News/Analysis

  • Dominican Republic Basketball Federation now looking at John Calipari: “In the words of every KSR post written about Louisville: “folks, you just couldn’t make this up if you tried.” With Rick Pitino appearing poised to be announced as the new head coach of the Puerto Rican national basketball team, reports are now surfacing that the Dominican Republic, P.R.’s Latin American rival, is making a serious play to land Kentucky head coach John Calipari.” (Card Chronicle)
  • The Gameplan’s Weekly Recap: Tennessee/Michigan: “Another week, another weekly recap from the Gameplan. This week’s edition covers the Tennessee upset and Michigan loss.” (Golden Grizzlies Gameplan)
  • Five Key Plays: Oakland: Breaking down the key plays in Michigan’s victory over Oakland (UM Hoops)
  • Zeller goes for 27 points, 20 rebounds in win at Bosse: A look at Cody Zeller and other Indiana recruits. (Inside the Hall: Text and Video)
  • Kentucky Basketball: Statistics And Other Nonesuch From Last Night’s Game: Digging deeper into the Wildcats win over Mississippi Valley State. (A Sea of Blue)
  • UCLA Basketball Wins a Big One for Coach: Looking back at the Bruins victory over BYU. (Bruins Nation)
  • A (Semi) Statistical Recap of USC: Using a “Four Factor” analysis to look back at the Jayhawks victory over the Trojans. (Rock Chalk Talk)
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Around The Blogosphere: December 19, 2010

Posted by nvr1983 on December 19th, 2010

If you are interested in participating in our ATB2 feature, send in your submissions to rushthecourt@gmail.com.

Top 25 Games

  • #2 Ohio State 79, South Carolina 57: “Ohio State once again rode a dominating effort from Jared Sullinger, easily dispatching the cold shooting South Carolina Gamecocks 79-57 this afternoon in Value City Arena. In front of a regional CBS audience, Sullinger blew up for 30 points and 19 rebounds in 30 minutes of action erasing any doubts as to exactly who is the best freshman in the country.” (Eleven Warriors)
  • #3 Kansas 70, USC 68: “Winners on the day for Kansas are quite obviously Josh Selby, along with Thomas Robinson, rebounding, the first half defensive effort and surviving.  Losers?  The Kansas offense, taking care of the basketball, free throw shooting and the ability to put away an opponent.” (Rock Chalk Talk)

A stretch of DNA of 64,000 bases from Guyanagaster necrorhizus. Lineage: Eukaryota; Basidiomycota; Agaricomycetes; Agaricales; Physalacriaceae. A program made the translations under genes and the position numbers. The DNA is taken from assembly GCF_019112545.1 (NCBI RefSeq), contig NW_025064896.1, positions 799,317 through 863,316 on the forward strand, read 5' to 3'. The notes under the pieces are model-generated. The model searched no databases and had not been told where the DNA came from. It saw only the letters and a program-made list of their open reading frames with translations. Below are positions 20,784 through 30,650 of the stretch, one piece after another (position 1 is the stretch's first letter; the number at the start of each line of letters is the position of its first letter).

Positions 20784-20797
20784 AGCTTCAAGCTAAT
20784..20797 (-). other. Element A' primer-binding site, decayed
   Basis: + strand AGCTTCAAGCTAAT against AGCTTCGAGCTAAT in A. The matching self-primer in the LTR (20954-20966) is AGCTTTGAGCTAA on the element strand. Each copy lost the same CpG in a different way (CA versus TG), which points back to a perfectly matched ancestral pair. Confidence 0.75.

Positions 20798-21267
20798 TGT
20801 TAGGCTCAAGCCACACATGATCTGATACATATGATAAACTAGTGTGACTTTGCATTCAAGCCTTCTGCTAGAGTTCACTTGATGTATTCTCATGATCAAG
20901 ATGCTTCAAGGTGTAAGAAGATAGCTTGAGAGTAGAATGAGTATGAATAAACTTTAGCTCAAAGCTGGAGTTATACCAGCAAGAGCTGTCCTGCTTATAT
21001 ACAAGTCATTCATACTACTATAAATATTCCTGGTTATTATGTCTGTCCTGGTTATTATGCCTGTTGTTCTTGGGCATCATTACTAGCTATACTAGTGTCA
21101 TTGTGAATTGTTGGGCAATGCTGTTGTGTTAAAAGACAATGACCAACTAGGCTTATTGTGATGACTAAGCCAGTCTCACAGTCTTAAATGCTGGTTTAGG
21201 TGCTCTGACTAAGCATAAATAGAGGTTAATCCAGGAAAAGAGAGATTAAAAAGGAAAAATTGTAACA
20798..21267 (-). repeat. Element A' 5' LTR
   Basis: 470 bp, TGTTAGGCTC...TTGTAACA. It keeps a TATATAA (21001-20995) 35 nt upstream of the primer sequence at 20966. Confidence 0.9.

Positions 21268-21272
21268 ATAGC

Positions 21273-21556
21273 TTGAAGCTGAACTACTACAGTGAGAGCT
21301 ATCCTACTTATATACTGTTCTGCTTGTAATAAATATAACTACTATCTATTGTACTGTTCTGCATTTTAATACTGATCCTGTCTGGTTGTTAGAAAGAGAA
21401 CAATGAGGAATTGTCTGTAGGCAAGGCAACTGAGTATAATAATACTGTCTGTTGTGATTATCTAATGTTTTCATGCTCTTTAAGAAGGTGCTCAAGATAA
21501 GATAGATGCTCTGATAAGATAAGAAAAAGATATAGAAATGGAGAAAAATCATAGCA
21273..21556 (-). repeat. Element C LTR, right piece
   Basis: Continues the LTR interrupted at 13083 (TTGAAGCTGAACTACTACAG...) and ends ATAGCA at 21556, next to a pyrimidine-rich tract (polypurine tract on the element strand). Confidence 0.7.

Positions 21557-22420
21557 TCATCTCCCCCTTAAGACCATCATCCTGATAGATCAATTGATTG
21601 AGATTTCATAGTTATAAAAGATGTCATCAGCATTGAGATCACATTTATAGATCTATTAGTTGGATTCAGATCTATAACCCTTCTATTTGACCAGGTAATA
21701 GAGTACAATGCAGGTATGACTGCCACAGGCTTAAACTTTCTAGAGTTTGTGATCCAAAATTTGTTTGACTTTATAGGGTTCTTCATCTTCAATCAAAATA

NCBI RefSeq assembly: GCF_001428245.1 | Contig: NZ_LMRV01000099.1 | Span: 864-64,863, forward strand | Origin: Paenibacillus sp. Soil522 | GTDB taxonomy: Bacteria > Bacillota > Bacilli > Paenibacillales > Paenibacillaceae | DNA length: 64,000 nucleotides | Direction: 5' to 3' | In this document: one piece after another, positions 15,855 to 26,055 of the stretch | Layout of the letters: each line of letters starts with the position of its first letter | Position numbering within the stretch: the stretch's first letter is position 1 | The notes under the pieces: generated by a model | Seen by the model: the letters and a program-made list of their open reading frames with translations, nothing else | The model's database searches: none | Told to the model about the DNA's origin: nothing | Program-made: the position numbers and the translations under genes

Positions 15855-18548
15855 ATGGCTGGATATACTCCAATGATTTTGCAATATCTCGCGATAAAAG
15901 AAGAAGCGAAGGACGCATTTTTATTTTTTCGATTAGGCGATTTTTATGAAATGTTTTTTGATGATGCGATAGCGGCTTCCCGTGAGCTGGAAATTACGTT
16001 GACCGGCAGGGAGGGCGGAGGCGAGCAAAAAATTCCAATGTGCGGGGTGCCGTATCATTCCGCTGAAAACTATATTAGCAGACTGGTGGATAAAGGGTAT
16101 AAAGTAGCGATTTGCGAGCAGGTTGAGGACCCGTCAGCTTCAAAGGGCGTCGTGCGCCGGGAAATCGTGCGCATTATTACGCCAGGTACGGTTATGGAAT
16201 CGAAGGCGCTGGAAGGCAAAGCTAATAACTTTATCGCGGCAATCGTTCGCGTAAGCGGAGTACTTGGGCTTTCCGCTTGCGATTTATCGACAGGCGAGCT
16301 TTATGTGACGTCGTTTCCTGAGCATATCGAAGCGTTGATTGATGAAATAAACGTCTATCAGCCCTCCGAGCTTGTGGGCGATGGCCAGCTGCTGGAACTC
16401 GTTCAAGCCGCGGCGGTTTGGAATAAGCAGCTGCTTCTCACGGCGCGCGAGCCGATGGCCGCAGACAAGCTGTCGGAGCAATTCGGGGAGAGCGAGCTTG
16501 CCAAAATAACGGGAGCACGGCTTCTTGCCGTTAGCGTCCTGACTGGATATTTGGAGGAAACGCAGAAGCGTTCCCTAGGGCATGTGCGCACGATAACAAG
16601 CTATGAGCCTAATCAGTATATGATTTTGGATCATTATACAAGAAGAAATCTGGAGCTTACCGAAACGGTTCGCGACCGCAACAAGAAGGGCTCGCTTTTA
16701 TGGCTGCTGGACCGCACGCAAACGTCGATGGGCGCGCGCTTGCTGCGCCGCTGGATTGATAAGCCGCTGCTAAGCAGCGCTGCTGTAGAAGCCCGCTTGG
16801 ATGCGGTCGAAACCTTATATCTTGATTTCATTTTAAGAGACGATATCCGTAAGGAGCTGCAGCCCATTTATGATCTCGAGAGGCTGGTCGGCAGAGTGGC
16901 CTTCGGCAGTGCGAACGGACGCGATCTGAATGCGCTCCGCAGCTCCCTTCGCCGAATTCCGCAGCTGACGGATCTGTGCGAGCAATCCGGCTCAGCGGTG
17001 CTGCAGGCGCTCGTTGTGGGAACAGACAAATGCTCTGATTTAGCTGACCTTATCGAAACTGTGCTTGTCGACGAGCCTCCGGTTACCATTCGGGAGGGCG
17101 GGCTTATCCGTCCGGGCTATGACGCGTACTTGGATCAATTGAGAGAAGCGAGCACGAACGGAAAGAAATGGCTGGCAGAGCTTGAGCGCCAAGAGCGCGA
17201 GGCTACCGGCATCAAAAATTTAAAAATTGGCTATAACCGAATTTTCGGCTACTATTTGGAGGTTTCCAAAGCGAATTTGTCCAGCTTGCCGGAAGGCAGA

• Charlotte 49, #4 Tennessee 48: “Fans of offensive basketball would have cringed at times during this game, it was all defense from both teams for most of the game.  Charlotte controlled the tempo of this game, keeping the score low and the legs fresh, and in the last 2:30 minutes, one defense folded and one held serve.” (Green Tinted Glasses)
  • Florida 57, #5 Kansas State 44: “Despite all the struggles early in the year, this team has always brought it and played well against good teams, Duke excepted.  Tonight was a different story.  Once the momentum turned against K-State, the team couldn’t find an answer.  It doesn’t get any easier, as the UNLV Runnin’ Rebels will be waiting in Kansas City next Tuesday at Sprint Center.” (Bring on the Cats)
  • Gonzaga 68, #7 Baylor 64: “I just sent out about 30 text messages with the same words:  ”How did that just happen!?!” What a game.  What a frustratingly, close your eyes, yell, scream, cheer, ridiculous game.” (The Slipper Still Fits)
  • #12 Georgetown 99, Loyola (MD) 75: “The last tuneup of the year couldn’t have been any better for the Georgetown Hoyas.  After a week-long layoff while the players were taking finals and being college students, Georgetown came out and destroyed Loyola (MD) 99 – 75.” (Casual Hoya)
  • UCLA 86, #16 BYU 79: “One year after an ugly and embarrassing performance in front of Coach, the Bruins redeemed themselves and picked up a much needed victory against the #16 ranked and previously unbeaten BYU Cougars 86-79 in the John R. Wooden Classic (box score). With the win, UCLA notches its first “good” win of the year, and brings the Pac 10 conference a much needed victory.” (Bruins Nation)
  • #17 Purdue 65, Indiana State 52: “If you watched it, you saw what I saw- a team that looked rusty and uninspired at times versus a team that really wanted to win, but just didn’t have the firepower to do so.” (Boiled Sports)
  • #18 Kentucky 85, Mississippi Valley State 60: “This was one of those games. Most teams, like our orange and white neighbor to the south or red and black neighbor to the west, say that through gritted teeth and a frozen grimace.  But not this Kentucky team.  ”One of those games” means the same thing this year as it did last year.  Against notably inferior opponents, Kentucky has off games just like everyone else.  The difference is, off games are a matter of degree, not result.” (A Sea of Blue)